By Sarah Nichols
I’m encountering Saul Levine’s New Left Note at a time when the United States finds itself in a quagmire: a war it should not be in, and social and economic conflict. It remains essential to American history, and to American cinema history.
New Left Note begins with a shot of a barely discernible Richard Nixon on television: it’s all blue-gray haze, his mouth moving, but no sound. Then there’s a fast cut to a place I know: New Haven, Connecticut, home of Yale University (there was an Occupy site in New Haven). The old Green, swarming with all kinds of people: students, soldiers and police, trying to keep people in line; a massive cloth sign that reads “WORKING CLASS SOLIDARITY TO FREE THE PANTHERS.” The footage of the protest is intercut with red and orange frames, or news reports from New Haven, a way of keeping it at bay. P. Adams Sitney writes that “image alone never carries Levine’s films…his silent films relied on editing so fast and insistent that the tiny 8mm frame is nearly overwhelmed with the labored cutting and gluing” (1). There is so much going on in the mise-en-scene of Levine’s world (which is, indeed, the world itself) that it is impossible to absorb it all; there were moments when I had to pause the film and glance at my notes, asking myself about what I’d seen.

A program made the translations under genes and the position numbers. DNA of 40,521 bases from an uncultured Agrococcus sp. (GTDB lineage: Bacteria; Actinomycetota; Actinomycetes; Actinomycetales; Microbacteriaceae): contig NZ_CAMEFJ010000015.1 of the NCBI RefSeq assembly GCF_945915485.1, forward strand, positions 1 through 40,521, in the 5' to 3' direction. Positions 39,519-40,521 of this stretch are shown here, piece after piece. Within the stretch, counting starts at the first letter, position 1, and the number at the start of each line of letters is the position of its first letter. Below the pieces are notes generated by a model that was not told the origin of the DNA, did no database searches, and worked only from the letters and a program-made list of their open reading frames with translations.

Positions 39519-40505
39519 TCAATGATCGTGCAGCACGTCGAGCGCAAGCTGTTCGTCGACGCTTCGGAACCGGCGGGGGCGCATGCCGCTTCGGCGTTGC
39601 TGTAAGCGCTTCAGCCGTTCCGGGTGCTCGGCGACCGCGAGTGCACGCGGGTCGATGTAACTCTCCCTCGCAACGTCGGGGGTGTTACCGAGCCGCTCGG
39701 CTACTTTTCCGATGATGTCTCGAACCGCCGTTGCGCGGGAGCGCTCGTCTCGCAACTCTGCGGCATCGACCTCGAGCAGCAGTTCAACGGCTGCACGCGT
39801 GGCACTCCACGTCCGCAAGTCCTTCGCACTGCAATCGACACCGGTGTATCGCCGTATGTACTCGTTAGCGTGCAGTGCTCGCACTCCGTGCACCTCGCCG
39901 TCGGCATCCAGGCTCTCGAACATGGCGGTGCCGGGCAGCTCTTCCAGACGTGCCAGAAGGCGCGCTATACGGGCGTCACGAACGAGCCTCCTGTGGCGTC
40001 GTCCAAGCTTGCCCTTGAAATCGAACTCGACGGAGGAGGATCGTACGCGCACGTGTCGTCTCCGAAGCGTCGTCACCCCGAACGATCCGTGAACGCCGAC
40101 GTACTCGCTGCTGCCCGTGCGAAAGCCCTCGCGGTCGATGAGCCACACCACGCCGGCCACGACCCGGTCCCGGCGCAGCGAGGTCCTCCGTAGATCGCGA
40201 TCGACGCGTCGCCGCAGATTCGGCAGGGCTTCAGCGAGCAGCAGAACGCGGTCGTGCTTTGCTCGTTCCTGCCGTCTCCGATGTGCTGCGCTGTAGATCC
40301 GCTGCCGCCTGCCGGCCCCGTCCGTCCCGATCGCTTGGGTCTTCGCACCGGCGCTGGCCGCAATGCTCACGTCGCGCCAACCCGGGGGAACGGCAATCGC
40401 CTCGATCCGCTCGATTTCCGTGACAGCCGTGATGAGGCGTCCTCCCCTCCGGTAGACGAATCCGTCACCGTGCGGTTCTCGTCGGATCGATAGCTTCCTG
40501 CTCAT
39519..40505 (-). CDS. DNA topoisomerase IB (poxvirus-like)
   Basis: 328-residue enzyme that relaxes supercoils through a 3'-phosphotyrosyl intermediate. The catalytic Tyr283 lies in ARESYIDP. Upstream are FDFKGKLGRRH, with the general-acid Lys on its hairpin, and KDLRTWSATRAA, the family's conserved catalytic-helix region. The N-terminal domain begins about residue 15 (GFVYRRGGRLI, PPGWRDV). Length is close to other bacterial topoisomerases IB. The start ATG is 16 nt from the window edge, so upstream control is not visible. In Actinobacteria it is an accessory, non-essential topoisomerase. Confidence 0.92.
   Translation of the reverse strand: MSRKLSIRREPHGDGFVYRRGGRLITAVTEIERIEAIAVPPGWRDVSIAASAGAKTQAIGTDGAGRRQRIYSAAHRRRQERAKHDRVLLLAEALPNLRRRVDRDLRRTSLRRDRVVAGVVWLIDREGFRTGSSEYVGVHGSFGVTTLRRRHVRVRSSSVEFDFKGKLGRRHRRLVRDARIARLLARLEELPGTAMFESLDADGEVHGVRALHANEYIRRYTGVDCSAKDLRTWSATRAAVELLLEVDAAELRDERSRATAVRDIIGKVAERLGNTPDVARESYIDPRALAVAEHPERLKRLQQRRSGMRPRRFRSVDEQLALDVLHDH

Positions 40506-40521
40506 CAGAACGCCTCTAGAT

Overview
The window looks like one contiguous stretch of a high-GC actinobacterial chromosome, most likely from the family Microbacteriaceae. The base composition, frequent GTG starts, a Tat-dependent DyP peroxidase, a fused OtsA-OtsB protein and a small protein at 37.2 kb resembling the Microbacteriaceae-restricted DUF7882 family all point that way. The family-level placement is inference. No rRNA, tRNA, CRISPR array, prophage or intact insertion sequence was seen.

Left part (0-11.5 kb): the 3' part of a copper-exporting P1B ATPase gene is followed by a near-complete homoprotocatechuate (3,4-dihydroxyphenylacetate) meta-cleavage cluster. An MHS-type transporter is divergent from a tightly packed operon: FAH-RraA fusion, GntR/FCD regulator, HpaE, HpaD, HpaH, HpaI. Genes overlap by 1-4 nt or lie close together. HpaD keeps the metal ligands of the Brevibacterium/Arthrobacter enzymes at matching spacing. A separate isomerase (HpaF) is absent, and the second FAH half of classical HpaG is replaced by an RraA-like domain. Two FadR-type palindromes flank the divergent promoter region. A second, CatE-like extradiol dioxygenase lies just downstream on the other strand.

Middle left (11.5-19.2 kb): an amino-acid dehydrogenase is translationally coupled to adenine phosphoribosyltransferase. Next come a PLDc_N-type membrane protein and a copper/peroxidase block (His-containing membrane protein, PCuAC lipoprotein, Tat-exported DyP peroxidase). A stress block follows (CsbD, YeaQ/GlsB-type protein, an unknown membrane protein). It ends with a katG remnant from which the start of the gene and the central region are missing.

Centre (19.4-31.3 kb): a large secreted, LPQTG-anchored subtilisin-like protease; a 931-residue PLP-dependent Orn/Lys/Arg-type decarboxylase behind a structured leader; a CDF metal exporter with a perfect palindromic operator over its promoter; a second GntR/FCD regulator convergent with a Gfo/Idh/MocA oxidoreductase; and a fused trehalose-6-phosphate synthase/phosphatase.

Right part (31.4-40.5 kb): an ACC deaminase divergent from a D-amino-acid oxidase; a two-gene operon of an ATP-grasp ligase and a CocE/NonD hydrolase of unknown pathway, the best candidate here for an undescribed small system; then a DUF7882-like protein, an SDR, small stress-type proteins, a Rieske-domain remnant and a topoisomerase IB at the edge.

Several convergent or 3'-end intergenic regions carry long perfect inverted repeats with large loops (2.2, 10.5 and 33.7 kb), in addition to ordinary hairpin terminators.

The second part of the film continues as quickly as it began: a still of the New Haven protest, a cut to a highway, then, in close-up, a young woman, sleeping in the back seat of a car. This is, perhaps, a transitional section of the film, because a flag with “OPPRESSION OF WOMEN” is seen, however briefly. A woman asleep to thousands of women, awake.
Part three shows a young woman, sometimes alone, with cross cuts to the chaos of what’s on television. She seems to go about her day in a bucolic, wooded area ; the cuts are still rapid, but the rhythm is more fluid; there is always movement. Even a still shot of the moon doesn’t seem quite still. Not even the light has settled down yet.
1.Saullevine.com/artwork/858175_taking_note_p_adams_sitney_on_the_films_html (accessed June 27,2012)
New Left Note, Parts 1-3
Director: Saul Levine
Part One Running Time: Nine minutes, twenty- five seconds
Part Two: Nine Minutes, twenty-eight seconds
Part Three: Seven Minutes, thirty-one seconds